The assistant research professor struggled for months to keep his immigration status but was eventually offered a half-time position in Makeig’s lab in the Swartz Center.
Murphy told us he agreed to pay for Makeig’s general study on how TMS works under the assumption that the neuroscience lab would be conducting the chemobrain study — using his company’s software — at the same time. Because the chemobrain project was on hold, Murphy felt he wasn’t honoring the “donor’s intent” by giving Makeig money.
Murphy said if the employees who filed complaints are mad at him, they’re “blaming the wrong person.” He contends the people who suspended his research are ultimately responsible for the terminations.
Undeterred by the internal investigation, Murphy is now pursuing two research projects on his customized TMS outside the university.
One is a retrospective study using data Murphy has already collected on his patients, paid for by PeakLogic. The other, funded by the U.S. Special Operations Command, will test how PrTMS affects human performance and improves “symptoms experienced by military personnel who suffer from chronic pain,” according to a SOCOM spokesman.
UCSD policy requires its faculty and staff to get approval from the university when conducting outside research, but Murphy never went through that process for either project.
Murphy said that’s because his private company is conducting the research, but UCSD makes it clear that its policy still applies.
“Couldn’t care less,” Murphy told us.
“Why would I go to those clowns again?”
Chapter Five: Due process
The investigation into Murphy and the $10 million donation has lasted a year and a half. The university won’t provide us with documents or information about it while it’s ongoing. What we do know has been obtained from other sources.
Two partners at one of the most famous law firms in the U.S. are helping the UC Office of the President, which is based out of Oakland, conduct the internal investigation. Boies Schiller Flexner has been in the news for allegedly intimidating whistleblowers who spoke up about fraud at the billion-dollar company Theranos, and one of the firm's lawyers is known for representing the Vice President in Bush v. Gore.
In the past year, investigators have interviewed Murphy’s wife, colleagues and staff members, as well as the doctor himself. A second group, made up of UCSD auditors, has been gathering information on how the $10 million was spent.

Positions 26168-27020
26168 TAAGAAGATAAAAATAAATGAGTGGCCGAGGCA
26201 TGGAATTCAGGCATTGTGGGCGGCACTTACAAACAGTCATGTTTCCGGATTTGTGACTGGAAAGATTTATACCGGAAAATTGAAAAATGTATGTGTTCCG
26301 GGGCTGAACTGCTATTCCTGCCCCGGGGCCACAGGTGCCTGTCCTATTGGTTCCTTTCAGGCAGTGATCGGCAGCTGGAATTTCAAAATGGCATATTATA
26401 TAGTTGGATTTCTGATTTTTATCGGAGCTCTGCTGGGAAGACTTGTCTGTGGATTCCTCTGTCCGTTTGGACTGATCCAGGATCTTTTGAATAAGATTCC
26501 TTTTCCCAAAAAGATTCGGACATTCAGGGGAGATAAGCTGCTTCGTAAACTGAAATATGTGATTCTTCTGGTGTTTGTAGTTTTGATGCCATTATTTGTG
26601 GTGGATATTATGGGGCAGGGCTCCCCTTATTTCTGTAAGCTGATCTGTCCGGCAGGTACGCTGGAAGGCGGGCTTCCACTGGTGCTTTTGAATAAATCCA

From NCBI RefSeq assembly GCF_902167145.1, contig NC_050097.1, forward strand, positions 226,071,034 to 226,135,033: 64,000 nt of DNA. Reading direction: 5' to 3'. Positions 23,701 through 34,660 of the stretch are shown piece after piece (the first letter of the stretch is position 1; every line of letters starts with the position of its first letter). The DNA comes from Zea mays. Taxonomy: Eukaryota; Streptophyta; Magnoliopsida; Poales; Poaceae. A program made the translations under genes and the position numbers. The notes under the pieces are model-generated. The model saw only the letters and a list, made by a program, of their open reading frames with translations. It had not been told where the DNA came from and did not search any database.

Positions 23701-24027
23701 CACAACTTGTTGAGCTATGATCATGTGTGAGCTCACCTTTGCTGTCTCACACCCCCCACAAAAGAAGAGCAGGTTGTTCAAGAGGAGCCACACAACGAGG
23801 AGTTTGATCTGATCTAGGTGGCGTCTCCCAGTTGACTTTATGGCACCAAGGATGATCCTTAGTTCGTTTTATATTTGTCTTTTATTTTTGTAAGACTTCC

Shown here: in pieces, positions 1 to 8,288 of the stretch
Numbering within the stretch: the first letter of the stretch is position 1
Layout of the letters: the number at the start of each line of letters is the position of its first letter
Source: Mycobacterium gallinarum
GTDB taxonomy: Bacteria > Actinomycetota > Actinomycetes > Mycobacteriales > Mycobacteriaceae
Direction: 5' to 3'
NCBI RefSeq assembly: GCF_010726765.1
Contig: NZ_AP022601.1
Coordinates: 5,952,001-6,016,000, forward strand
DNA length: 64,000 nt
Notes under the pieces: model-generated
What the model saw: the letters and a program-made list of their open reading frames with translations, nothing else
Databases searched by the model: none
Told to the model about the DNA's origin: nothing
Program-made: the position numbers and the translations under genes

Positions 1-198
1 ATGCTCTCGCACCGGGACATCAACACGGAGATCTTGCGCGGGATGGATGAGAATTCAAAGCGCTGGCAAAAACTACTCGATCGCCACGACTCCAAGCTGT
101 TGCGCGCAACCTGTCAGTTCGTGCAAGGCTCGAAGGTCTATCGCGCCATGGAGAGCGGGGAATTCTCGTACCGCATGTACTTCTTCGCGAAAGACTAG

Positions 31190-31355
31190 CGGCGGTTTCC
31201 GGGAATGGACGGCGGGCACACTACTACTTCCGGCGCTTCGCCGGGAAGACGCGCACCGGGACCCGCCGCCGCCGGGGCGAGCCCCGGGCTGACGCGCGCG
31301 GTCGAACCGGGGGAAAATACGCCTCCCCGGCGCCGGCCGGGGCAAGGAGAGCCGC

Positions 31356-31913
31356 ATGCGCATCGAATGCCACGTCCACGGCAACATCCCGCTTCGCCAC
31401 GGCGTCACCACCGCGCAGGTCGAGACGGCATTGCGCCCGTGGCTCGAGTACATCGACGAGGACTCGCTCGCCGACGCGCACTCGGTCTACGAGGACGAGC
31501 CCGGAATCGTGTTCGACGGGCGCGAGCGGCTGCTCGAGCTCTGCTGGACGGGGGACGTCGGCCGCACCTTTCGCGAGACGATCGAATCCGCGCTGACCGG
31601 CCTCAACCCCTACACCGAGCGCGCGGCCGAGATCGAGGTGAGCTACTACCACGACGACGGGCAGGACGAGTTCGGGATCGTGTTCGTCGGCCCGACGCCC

Around August 2018, the auditors contacted clinics that were offering Murphy’s treatment to ask them questions and told them Murphy was under investigation.
“I was fuming,” Murphy told us in an interview, still furious that the auditors didn’t talk to him first before reaching out to his business clients.
“Come over and do your own audit here,” he said. “I'll give you everything you want to look at, open kimono. I'm a doctor and a vice chair of a department. I'm going to be selling in the black market, some of your EEG caps or something, to make an extra grand? Uh no.”
In the year after the investigation began, Murphy was still drawing $213,000 in salary and benefits from the Kreutzkamp donation, in addition to $80,000 from his software company and $30,000 from his personalized TMS clinic. (Murphy said the $213,000 replaced the salary he was previously earning from other UCSD funds.) His office manager was earning $184,000 from the Kreutzkamp fund, though there were no ongoing studies to manage.
Murphy told us that during that time, he was trying to find a solution at UCSD that would restore his research efforts.
An official in the dean’s office informed the doctor in late 2018 that transitioning to a part-time employment status “would alleviate the conflict of commitment issues,” and Murphy’s boss told him the change “will be helpful in getting your trials going again,” emails show.
However, according to Murphy, a former campus compliance officer, Dan Weissburg, told the doctor’s boss not to sign off on the employment change.
Murphy filed a whistleblower retaliation complaint against Weissburg with the UC president’s office, claiming the administrator was trying to impede his success by preventing important pieces of paperwork from being signed that could have resolved his problems. The office essentially told Murphy it couldn’t do anything about his retaliation claims because the doctor hadn’t ever filed an original whistleblower letter for anyone to retaliate against.